Neuropsychological Outcome After Carbon Monoxide Exposure Following a Storm: A Case-Control Study

Bérengère Pages; Mélanie Planton; Sophie Buys; Béatrice Lemesle; Philippe Birmes; Emmanuel Joseph Barbeau; Stéphanie Maziero; Laurie Cordier; Claudine Cabot; Michèle Puel; Michèle Genestal; François Chollet; Jérémie Pariente


BMC Neurol. 2014;14(153) 

In This Article


Among the 117 patients, 30 were children under 15 who were not contacted. 87 patients were contacted by phone between February 25th and 27th 2009. 7 did not meet the inclusion criteria. The 80 remaining persons were contacted and invited to participate. 42 persons did not want to enter the study and explained they had resumed their life with no sequelae. 38 persons were included (mean age 38.9 ± 16.6; 34.2% male; 11.7 ± 2.9 years of education). 38 paired controls were also recruited (mean age 38.7 ± 16.5; 34.2 % male; 11.4 ± 3.9 years of education). No difference was found between patients and controls for age, gender and education level (Figure 1, data reported for education). Patients were assessed for the study 50.9 ± 17.3 days after CO poisoning. They all fulfilled the CO poisoning diagnosis criteria. The COHb level was recorded for 24 out of the 38 patients (10.9% (±7.9)). No CT scan lesion was observed. 2 patients (5%) had received hyperbaric oxygen therapy, 6 (16%) had had normobaric oxygen therapy and 29 (76%) had received both. For 1 patient, the treatment received was not known. Causes of CO intoxication, initial symptoms and symptoms reported during the semi-structured interview are reported in Table 1.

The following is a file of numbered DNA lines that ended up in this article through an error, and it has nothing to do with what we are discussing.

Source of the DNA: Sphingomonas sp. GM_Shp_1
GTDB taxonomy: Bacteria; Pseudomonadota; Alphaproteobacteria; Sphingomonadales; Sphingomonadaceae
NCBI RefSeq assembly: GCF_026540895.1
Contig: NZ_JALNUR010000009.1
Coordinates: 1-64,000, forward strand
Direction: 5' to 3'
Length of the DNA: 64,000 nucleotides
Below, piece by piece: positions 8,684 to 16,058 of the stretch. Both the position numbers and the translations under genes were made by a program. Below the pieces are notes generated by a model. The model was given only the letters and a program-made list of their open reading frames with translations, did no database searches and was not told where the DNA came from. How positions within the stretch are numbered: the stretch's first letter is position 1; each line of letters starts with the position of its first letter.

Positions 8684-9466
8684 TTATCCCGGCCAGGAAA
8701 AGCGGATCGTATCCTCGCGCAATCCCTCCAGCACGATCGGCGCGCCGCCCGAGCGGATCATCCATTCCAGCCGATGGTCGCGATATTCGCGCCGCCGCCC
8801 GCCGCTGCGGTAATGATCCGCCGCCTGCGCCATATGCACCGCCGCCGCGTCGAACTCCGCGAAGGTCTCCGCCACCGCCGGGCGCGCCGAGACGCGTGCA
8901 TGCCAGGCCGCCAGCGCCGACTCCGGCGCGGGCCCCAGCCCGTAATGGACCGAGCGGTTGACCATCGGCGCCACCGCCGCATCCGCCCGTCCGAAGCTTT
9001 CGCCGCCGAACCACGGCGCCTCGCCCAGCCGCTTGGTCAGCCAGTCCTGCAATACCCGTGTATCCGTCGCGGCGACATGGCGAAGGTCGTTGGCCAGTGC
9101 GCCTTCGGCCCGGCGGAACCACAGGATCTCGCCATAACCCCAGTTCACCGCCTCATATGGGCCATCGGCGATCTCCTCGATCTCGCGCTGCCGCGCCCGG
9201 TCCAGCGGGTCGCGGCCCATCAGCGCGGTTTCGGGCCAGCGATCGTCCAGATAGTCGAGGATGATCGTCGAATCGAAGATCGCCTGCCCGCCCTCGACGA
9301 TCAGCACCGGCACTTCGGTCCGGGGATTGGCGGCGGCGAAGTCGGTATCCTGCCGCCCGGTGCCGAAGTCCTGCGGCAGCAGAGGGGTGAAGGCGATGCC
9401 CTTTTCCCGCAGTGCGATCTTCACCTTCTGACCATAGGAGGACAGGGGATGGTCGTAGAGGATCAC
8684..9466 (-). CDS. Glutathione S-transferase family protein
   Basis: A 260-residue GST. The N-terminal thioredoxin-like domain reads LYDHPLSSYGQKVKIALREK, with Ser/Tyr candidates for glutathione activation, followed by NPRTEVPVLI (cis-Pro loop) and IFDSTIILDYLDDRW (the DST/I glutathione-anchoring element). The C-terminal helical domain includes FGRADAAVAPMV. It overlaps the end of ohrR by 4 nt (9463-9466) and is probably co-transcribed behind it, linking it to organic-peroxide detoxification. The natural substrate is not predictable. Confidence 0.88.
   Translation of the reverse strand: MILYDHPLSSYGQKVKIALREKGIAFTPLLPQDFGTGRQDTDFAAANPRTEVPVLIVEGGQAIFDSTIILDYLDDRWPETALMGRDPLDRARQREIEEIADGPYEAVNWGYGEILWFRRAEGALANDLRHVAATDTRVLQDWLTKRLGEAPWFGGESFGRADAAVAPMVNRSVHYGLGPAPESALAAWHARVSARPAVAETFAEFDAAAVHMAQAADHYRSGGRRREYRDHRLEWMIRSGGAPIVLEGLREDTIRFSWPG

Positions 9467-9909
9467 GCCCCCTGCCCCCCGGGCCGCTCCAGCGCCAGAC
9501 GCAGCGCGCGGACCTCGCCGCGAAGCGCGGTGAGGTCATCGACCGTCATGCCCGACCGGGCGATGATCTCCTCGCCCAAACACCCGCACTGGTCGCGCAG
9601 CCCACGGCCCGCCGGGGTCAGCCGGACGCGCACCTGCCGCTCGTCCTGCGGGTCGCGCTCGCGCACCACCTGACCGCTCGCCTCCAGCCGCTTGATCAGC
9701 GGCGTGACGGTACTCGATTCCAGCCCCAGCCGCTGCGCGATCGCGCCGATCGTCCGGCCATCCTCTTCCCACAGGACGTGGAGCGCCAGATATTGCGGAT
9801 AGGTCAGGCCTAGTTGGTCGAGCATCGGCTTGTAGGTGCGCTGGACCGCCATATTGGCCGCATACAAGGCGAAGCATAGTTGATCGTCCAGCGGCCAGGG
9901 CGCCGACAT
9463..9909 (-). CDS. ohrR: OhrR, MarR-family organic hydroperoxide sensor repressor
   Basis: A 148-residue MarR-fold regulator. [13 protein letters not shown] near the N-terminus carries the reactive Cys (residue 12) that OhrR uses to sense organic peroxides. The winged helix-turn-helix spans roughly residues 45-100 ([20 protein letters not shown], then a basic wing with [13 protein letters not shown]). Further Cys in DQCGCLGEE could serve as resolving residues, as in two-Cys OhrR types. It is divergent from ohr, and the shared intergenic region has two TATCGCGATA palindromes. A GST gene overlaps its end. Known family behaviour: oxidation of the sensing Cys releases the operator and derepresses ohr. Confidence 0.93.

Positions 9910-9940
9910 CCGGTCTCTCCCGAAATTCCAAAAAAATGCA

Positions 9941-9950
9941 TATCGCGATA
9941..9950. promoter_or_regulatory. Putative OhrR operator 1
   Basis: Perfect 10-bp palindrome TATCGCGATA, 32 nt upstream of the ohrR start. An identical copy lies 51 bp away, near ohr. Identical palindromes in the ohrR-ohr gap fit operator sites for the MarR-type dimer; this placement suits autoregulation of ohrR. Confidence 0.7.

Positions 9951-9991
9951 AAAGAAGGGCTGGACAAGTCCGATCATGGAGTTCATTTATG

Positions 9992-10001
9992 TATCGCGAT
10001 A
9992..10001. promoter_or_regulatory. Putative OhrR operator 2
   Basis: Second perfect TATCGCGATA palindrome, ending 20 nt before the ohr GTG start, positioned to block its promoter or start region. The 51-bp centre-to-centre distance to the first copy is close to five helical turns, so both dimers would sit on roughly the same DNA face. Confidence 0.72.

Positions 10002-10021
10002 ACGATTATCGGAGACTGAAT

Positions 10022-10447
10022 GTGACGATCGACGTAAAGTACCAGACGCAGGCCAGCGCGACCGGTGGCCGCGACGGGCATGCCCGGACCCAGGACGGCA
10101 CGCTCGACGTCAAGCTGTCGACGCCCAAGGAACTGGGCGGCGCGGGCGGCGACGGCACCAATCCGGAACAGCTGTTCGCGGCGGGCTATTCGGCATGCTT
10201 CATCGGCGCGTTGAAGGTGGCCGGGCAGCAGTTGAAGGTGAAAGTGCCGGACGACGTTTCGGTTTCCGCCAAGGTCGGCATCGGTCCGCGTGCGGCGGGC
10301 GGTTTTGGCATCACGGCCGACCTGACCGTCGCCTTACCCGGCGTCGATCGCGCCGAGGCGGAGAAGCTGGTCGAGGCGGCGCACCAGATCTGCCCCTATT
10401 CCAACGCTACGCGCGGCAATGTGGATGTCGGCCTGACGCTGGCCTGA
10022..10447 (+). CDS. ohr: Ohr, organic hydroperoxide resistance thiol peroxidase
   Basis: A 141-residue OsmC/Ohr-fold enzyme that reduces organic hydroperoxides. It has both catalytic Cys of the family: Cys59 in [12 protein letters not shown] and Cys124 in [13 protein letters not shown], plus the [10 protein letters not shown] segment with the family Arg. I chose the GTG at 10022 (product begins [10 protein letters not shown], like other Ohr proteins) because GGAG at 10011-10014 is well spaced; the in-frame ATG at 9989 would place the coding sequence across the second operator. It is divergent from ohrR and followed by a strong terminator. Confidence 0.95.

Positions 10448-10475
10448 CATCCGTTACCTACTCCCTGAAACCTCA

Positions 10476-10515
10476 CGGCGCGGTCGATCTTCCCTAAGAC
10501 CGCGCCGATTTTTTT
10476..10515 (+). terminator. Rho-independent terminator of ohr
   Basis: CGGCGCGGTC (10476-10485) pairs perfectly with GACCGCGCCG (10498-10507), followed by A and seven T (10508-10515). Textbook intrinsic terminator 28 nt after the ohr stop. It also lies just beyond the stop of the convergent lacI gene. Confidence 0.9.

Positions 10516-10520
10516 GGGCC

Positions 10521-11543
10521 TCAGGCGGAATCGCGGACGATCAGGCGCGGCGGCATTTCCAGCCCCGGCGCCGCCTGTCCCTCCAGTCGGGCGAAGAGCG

Figure 1.

Group comparisons for education level and the five cognitive tests that showed significant differences. For the main measure of each test, we provide a graphical representation of the dispersion of the performance of each group using box-plots. Boxes represent the 25th and 75th percentiles, and the lines in the boxes indicate the medians. Notches display the variability of the median between samples. Upper and lower lines of whiskers represent minimum and maximum performance. Circles are outliers in each group, i.e. subjects whose performance fell outside minimum or maximum values of +/- 1.5 the difference between the 25th and 75th percentiles. D represents Cohen's D value. *indicates a significant difference (*: p < 0.05 and **: p < 0.01).

No difference was found between groups on the cognitive complaint questionnaire but patients had a lower quality of life than controls (patients: 103.8 ± 18.3; controls: 113.4 ± 9.2; p < 0.001; Table 2). Patients showed significantly lower cognitive performance than controls on 5/8 of the following cognitive variables of interest: FCSRT, letter-number sequences, digit symbol test, TMT B test, Stroop test (Figure 1). The effect size was "medium" for all these tests (Figure 1). Different results between the two groups were identified in two of the six subtests of the M.I.N.I.: major depressive disorder (p < 0.01) and PTSD (p < 0.02) were more common in the patient group (Table 2).

We found a negative correlation between patients' COHb level and cognitive composite score (r = -0,42, p < 0,005) (Figure 2).

Figure 2.

Spearman correlation between COHb level and cognitive composite score.